749 PM EDT Tue Mar 26 2019 .SHORT TERM...(This evening through Wednesday) Issued at 359 PM EDT TUE MAR 26 2019 WV imagery and RAP analysis indicated a broad mid/upper level ridge over the plains resulting in wnw flow through the northern Great Lakes. A weak shortwave trough from nw Ontario into ne MN along with mid level WAA supported a band of thin high clouds through Upper Michigan. Otherwise, there was enough sunshine to push temps into the lower to mid 40s, except for areas downstream from Lake Michigan where readings remained in the upper 30s. Tonight, expect a tightening pressure gradient to maintain sw winds that will be gusty at times in downslope areas near Lake Superior. Mixing and thickening clouds late over the west half should keep temps from falling off too much despite the very dry low levels. Min reading will be in the upper 20s to around 30. Wednesday, Another shrtwv moving into Ontario will result in strengthening WAA (300k isentropic lift) and mid level moisture advection into the area. Since the low levels remain remain dry, mainly just sprinkles or very light showers are expected over the north half where only chance POPs are mentioned. Even with mostly cloudy skies, WAA will bring temps into the upper 40s to lower 50s. .LONG TERM...(Wednesday night through Tuesday) Issued at 352 PM EDT TUE MAR 26 2019 Overall pretty quiet with no high impact weather expected at this time. Hitting the highlights, it will be windy Wed evening into Wed night, especially over the E where gusts to 30 or maybe 35 mph are possible. Light rain showers will be exiting E Wed night with little or no measurable precip. Breezy conditions linger into Thu as skies clear out. Highs will be in the 40s. Highs will be in the upper 30s to mid 40s on Fri with partly cloudy skies. More active for the weekend as an upper trough moves overhead and a surface low moves SE of the CWA. GFS and ECMWF keep precip associated with the low almost all out of the area, but the CMC is farther NW, bringing lake enhanced snow and some synoptic snow to the area. Still favoring the drier option at this point but overall confidence is on the low end. Even so if the synoptic precip stays SE, should see some light lake effect snow in N-NW wind snow belts as 850mb temps fall to around -15C and some shortwave energy moves through. Overall, expectations at this point are for minimal impacts, but pay attention to updates on this system as potential exists for some impactful snow. Early next work week looks quiet for the most part with a cooler airmass staying overhead. && .AVIATION...(For the 00Z TAFS through 00Z Wednesday evening) Issued at 748 PM EDT TUE MAR 26 2019 VFR conditions will likely prevail at KIWD/KCMX/KSAW for most, if not all, of this fcst period. Dry air mass that has dominated the area will give way to an increase in moisture under sw winds ahead of an approaching cold front. This increase in moisture will manifest itself as clouds with bases in the 3500-5000ft range, arriving from w to e late evening thru the overnight. As the cold front moves closer, cigs may fall to MVFR at KCMX Wed evening. Well ahead of the front, tightening pres gradient and nocturnal inversion will lead to LLWS at all terminals overnight into Wed morning. Sfc winds will then become gusty to 20-30kt during the day Wed. A shra is a possibility at KIWD and KCMX later Wed morning/early aftn. && .MARINE...(For the 4 PM Lake Superior forecast issuance) Issued at 359 PM EDT TUE MAR 26 2019 The wind stays below 20 knots through tonight before increasing to 30 knots by Wed afternoon out of the south across the east half of Lake Superior. A few gale force gusts will also be possible. Winds increase again to 30 knots Sat from the north. These would be the strongest winds for the forecast period. && .HYDROLOGY... Issued at 352 PM EDT TUE MAR 26 2019 Snowmelt outlook: Despite warming temps through today, extent of snowmelt remains limited due to low dewpoints well below 32F. May see slightly better melting occur Wed into Wed night as it will be warm and windy with dewpoints rising above 32F in the afternoon. The higher dewpoints, perhaps exceeding 40F for a few hours on Wed night, will quickly be replaced by lower dewpoints later Thu into Fri. So far in the last couple weeks we have stayed away from any large scale precipitation producing systems. South and east Upper Michigan may get grazed by a system on Saturday, but still looks like total QPF will stay below 0.5 inch. Given how deep and wet the snowpack remains (snow water equivalent at NWS Marquette on Monday 3/25 was still over 10 inches), as long as snow continues to melt and run off a little at a time before the much warmer temperatures and spring rainfall events arrive again, we may be able to avoid significant snowmelt flooding issues. The outlook is certainly less concerning now than it was just a couple of weeks ago, though we are not entirely out of the woods. However, regardless of how the rest of the melt proceeds, adding this much water to the already wet basins will precondition the area for enhanced flood/flash flood risks in late April and May if heavy rain events do occur. && .MQT WATCHES/WARNINGS/ADVISORIES... Upper Michigan... None. Lake Superior... None. Lake Michigan... None. && $$ SHORT TERM...JLB LONG TERM...Titus AVIATION...Rolfson MARINE...JLB HYDROLOGY...Titus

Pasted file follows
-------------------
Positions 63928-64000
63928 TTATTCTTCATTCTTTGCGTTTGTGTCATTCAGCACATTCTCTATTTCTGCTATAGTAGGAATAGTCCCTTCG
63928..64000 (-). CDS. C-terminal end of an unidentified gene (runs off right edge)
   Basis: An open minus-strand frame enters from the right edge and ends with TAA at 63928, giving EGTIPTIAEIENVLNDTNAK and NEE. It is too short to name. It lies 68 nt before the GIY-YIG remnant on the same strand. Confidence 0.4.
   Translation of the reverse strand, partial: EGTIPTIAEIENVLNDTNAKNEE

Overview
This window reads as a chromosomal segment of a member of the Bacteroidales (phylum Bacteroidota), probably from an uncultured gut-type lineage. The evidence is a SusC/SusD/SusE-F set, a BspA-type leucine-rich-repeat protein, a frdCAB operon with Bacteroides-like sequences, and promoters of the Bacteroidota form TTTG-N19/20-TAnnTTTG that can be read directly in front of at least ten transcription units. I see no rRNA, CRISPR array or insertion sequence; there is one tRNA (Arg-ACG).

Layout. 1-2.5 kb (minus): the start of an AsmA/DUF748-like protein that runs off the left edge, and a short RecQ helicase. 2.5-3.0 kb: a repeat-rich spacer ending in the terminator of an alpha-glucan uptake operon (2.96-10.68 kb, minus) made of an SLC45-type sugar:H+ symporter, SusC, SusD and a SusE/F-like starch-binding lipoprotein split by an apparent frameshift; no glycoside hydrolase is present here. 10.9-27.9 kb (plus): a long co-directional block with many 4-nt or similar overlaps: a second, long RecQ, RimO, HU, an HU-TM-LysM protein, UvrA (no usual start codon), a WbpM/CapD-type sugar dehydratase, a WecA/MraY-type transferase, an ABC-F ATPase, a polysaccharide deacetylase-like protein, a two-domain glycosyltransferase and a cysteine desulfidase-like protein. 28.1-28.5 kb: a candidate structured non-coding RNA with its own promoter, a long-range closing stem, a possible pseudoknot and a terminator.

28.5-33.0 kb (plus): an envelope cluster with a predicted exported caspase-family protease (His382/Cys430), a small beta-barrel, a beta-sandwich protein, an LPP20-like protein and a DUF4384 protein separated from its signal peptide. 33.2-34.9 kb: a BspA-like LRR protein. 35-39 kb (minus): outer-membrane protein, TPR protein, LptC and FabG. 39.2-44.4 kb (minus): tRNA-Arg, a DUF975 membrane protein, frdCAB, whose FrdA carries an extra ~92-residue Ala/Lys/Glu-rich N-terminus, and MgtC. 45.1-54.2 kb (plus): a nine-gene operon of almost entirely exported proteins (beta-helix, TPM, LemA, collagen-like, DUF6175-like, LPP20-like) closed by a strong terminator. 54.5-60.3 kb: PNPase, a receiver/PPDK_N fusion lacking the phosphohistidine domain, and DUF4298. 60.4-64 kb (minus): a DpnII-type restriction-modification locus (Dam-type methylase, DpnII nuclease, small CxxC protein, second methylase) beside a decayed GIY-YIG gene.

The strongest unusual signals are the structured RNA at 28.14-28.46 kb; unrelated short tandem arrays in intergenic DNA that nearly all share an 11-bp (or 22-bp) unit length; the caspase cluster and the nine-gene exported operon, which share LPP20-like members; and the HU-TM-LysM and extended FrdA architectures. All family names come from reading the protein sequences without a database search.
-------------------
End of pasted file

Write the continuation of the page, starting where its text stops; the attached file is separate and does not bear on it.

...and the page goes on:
Area Forecast Discussion